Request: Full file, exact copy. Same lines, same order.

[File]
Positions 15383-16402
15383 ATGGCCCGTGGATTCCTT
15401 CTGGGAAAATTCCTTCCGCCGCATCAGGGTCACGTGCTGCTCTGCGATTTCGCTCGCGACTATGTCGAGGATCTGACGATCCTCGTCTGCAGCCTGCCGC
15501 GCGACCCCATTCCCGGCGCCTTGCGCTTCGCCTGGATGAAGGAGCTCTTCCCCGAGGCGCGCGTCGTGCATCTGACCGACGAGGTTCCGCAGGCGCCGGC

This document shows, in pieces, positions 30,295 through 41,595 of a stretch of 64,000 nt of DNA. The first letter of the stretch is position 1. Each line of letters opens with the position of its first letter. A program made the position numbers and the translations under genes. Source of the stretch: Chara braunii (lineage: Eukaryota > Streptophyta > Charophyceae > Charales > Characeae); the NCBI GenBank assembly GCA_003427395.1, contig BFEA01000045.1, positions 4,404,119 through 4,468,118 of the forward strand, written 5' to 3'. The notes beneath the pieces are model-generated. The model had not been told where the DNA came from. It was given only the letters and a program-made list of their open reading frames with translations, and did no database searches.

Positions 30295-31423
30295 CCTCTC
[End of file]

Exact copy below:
Positions 15383-16402
15383 ATGGCCCGTGGATTCCTT
15401 CTGGGAAAATTCCTTCCGCCGCATCAGGGTCACGTGCTGCTCTGCGATTTCGCTCGCGACTATGTCGAGGATCTGACGATCCTCGTCTGCAGCCTGCCGC
15501 GCGACCCCATTCCCGGCGCCTTGCGCTTCGCCTGGATGAAGGAGCTCTTCCCCGAGGCGCGCGTCGTGCATCTGACCGACGAGGTTCCGCAGGCGCCGGC

This document shows, in pieces, positions 30,295 through 41,595 of a stretch of 64,000 nt of DNA. The first letter of the stretch is position 1. Each line of letters opens with the position of its first letter. A program made the position numbers and the translations under genes. Source of the stretch: Chara braunii (lineage: Eukaryota > Streptophyta > Charophyceae > Charales > Characeae); the NCBI GenBank assembly GCA_003427395.1, contig BFEA01000045.1, positions 4,404,119 through 4,468,118 of the forward strand, written 5' to 3'. The notes beneath the pieces are model-generated. The model had not been told where the DNA came from. It was given only the letters and a program-made list of their open reading frames with translations, and did no database searches.

Positions 30295-31423
30295 CCTCTC